William Shakespeare's Troilus and Cressida in the complete original text.
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Troilus and Cressida

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Act V. Scene III.

Scene III.—Troy. Before PRIAM'S Palace.

Enter HECTOR and ANDROMACHE.

And. When was my lord so much ungently
temper'd,
To stop his ears against admonishment?
Unarm, unarm, and do not fight to-day.
Hect. You train me to offend you; get
you in:
By all the everlasting gods, I'll go.
And. My dreams will, sure, prove ominous to
the day.
Hect. No more, I say.

Enter CASSANDRA.
Cas. Where is my brother Hector?
And. Here, sister; arm'd, and bloody in in-
tent.
Consort with me in loud and dear petition;
Pursue we him on knees; for I have dream'd
Of bloody turbulence, and this whole night
Hath nothing been but shapes and forms of
slaughter.
Cas. O! 'tis true.
Hect. Ho! bid my trumpet sound.
Cas. No notes of sally, for the heavens, sweet
brother.
Hect. Be gone, I say: the gods have heard
me swear.
Cas. The gods are deaf to hot and peevish
vows:
They are polluted offerings, more abhorred
Than spotted livers in the sacrifice.
And. O! be persuaded: do not count it holy
To hurt by being just: it is as lawful,
For we would give much, to use violent thefts,
And rob in the behalf of charity.
Cas. It is the purpose that makes strong the
vow;
But vows to every purpose must not hold.
Unarm, sweet Hector.
Hect. Hold you still, I say;
Mine honour keeps the weather of my fate:
Life every man holds dear; but the dear man
Holds honour far more precious-dear than life.

Enter TROILUS.
How now, young man! mean'st thou to fight
to-day?
And. Cassandra, call my father to persuade.
[Exit CASSANDRA.
Hect. No, faith, young Troilus; doff thy har-
ness, youth;
I am to-day i' the vein of chivalry:
Let grow thy sinews till their knots be strong,
And tempt not yet the brushes of the war.
Unarm thee, go, and doubt thou not, brave boy,
I'll stand to-day for thee and me and Troy.
Tro. Brother, you have a vice of mercy in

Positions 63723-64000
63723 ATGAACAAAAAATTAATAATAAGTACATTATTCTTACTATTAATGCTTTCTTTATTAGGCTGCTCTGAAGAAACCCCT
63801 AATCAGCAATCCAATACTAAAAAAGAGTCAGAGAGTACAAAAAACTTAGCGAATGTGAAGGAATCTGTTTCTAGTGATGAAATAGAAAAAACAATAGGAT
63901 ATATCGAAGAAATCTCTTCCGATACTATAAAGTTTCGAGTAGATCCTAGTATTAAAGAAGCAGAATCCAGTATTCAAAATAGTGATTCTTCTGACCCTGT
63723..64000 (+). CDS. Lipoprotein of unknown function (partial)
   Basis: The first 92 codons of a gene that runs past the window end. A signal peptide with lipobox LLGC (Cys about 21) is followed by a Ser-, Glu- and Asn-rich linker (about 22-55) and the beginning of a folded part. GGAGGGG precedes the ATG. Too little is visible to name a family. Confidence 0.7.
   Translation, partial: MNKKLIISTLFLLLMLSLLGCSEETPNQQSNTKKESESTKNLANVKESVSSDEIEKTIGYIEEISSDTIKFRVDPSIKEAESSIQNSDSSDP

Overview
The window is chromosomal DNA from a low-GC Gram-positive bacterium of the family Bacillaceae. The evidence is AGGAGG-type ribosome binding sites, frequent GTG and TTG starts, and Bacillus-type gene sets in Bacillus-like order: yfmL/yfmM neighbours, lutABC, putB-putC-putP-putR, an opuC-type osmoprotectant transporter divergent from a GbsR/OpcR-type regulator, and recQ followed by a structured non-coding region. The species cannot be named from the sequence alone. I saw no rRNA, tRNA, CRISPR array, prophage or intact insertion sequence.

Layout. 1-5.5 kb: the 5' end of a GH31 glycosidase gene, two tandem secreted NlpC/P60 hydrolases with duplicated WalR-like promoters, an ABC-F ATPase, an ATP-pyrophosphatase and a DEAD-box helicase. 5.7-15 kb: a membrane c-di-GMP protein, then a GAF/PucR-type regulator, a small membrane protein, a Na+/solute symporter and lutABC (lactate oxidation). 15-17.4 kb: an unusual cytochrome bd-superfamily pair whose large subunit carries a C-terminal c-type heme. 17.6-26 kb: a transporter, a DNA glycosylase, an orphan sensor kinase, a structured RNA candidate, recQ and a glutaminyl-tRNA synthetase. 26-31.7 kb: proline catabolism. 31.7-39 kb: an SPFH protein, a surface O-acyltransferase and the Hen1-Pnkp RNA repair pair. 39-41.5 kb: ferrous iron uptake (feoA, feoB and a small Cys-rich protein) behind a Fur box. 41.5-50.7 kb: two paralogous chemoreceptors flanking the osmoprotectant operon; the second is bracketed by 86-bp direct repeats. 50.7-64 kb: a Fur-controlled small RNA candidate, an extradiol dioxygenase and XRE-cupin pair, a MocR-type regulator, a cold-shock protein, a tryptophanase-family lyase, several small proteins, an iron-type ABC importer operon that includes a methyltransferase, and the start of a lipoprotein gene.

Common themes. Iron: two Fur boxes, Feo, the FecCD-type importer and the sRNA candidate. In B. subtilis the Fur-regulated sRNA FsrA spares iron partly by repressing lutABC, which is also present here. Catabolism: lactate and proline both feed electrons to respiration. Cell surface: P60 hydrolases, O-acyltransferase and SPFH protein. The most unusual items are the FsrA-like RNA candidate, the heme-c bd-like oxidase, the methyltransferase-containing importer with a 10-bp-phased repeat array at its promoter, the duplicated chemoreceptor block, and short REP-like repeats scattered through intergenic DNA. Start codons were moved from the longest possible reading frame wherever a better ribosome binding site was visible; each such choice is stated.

you,
Which better fits a lion than a man.
Hect. What vice is that, good Troilus? chide
me for it.
Tro. When many times the captive Grecian
falls,
Even in the fan and wind of your fair sword,
You bid them rise, and live.
Hect. O! 'tis fair play.
Tro. Fool's play, by heaven. Hector.
Hect. How now! how now!
Tro. For the love of all the gods,
Let's leave the hermit pity with our mothers,
And when we have our armours buckled on,
The venom'd vengeance ride upon our swords,
Spur them to ruthful work, rein them from
ruth.
Hect. Fie, savage, fie!
Tro. Hector, then 'tis wars.
Hect. Troilus, I would not have you fight
to-day.
Tro. Who should withhold me?
Not fate, obedience, nor the hand of Mars
Beckoning with fiery truncheon my retire; I
Not Priamus and Hecuba on knees,
Their eyes o'ergalled with recourse of tears;
Nor you, my brother, with your true sword
drawn,
Oppos'd to hinder me, should stop my way,
But by my ruin.

Re-enter CASSANDRA, with PRIAM.
Cas. Lay hold upon him, Priam, hold him
fast:
He is thy crutch; now if thou lose thy stay,
Thou on him leaning, and all Troy on thee,
Fall all together.
Pri. Come, Hector, come; go back:
Thy wife hath dreamed; thy mother hath had
visions;
Cassandra doth foresee; and I myself
Am like a prophet suddenly enrapt,
To tell thee that this day is ominous:
Therefore, come back.
Hect. Æneas is a-field;
And I do stand engaged to many Greeks,
Even in the faith of valour, to appear
This morning to them.
Pri. Ay, but thou shalt not go.
Hect. I must not break my faith.
You know me dutiful; therefore, dear sir,
Let me not shame respect, but give me leave
To take that course by your consent and voice,
Which you do here forbid me, royal Priam.
Cas. O Priam! yield not to him.
And. Do not, dear father.
Hect. Andromache, I am offended with you:
Upon the love you bear me, get you in.
[Exit ANDROMACHE.
Tro. This foolish, dreaming, superstitious
girl
Makes all these bodements.
Cas. O farewell! dear Hector.
Look! how thou diest; look! how thy eye turns
pale;
Look! how thy wounds do bleed at many
vents:
Hark! how Troy roars: how Hecuba cries out!
How poor Andromache shrills her dolours forth!
Behold, distraction, frenzy, and amazement,
Like witless anticks, one another meet,
And all cry Hector! Hector's dead! O Hector!
Tro. Away! Away!
Cas. Farewell. Yet, soft! Hector, I take my
leave:
Thou dost thyself and all our Troy deceive.
[Exit.
Hect. You are amaz'd, my liege, at her ex-
claim.
Go in and cheer the town: we'll forth and fight;
Do deeds worth praise and tell you them at
night.
Pri. Farewell: the gods with safety stand
about thee!
[Exeunt severally PRIAM and HECTOR,
Alarums.
Tro. They are at it, hark! Proud Diomed,
believe,
I come to lose my arm, or win my sleeve.

As TROILUS is going out, enter, from the other
side, PANDARUS.
Pan. Do you hear, my lord? do you hear?
Tro. What now?
Pan. here's a letter come from yond poor
girl.
Tro. Let me read.
Pan. A whoreson tisick, a whoreson rascally
tisick so troubles me, and the foolish fortune of
this girl; and what one thing, what another,
that I shall leave you one o' these days: and I
have a rheum in mine eyes too, and such an
ache in my bones that, unless a man were
cursed, I cannot tell what to think on't. What
says she there?
Tro. Words, words, mere words, no matter
from the heart;
The effect doth operate another way.
[Tearing the letter.
Go, wind to wind, there turn and change to-
gether.
My love with words and errors still she feeds,
But edifies another with her deeds.
[Exeunt severally.
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